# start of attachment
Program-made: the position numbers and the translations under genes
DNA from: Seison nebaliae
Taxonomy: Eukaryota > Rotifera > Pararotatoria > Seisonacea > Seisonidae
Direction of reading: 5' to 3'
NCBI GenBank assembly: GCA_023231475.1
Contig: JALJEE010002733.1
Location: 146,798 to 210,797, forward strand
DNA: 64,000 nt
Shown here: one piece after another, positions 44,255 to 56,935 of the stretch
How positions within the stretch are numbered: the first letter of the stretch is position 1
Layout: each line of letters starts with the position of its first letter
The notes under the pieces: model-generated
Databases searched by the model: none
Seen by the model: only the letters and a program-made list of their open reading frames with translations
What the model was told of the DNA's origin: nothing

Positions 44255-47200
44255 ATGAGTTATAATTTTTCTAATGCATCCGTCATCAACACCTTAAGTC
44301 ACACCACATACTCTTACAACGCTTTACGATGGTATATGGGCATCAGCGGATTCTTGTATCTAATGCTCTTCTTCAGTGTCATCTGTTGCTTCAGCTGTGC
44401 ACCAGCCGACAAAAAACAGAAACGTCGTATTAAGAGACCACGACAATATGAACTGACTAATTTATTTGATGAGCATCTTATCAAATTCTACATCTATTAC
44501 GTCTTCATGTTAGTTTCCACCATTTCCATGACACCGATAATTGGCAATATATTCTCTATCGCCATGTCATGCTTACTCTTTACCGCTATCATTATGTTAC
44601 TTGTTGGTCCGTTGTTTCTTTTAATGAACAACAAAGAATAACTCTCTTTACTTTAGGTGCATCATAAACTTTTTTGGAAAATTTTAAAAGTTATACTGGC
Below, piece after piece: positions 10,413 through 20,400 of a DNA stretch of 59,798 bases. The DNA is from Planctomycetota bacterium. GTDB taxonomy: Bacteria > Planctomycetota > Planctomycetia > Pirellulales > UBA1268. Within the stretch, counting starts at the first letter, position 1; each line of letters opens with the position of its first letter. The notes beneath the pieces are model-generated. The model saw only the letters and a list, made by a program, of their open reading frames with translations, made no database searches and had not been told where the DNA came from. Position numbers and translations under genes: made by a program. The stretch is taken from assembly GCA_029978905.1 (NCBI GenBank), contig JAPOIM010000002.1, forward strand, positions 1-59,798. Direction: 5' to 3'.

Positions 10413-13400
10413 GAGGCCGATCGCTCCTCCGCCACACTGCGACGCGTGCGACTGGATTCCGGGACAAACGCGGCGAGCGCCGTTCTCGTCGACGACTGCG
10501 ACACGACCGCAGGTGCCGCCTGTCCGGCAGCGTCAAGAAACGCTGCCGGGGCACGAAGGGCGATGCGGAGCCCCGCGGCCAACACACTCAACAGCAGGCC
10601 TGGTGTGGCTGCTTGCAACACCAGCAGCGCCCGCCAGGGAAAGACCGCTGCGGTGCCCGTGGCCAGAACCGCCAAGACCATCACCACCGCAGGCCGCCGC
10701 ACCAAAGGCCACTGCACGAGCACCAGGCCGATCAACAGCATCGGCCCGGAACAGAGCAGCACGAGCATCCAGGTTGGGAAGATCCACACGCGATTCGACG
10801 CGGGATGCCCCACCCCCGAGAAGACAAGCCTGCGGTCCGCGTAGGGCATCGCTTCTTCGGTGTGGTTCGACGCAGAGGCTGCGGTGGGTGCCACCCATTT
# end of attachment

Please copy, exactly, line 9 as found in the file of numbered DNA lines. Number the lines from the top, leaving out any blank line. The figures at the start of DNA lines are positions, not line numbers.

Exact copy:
Shown here: one piece after another, positions 44,255 to 56,935 of the stretch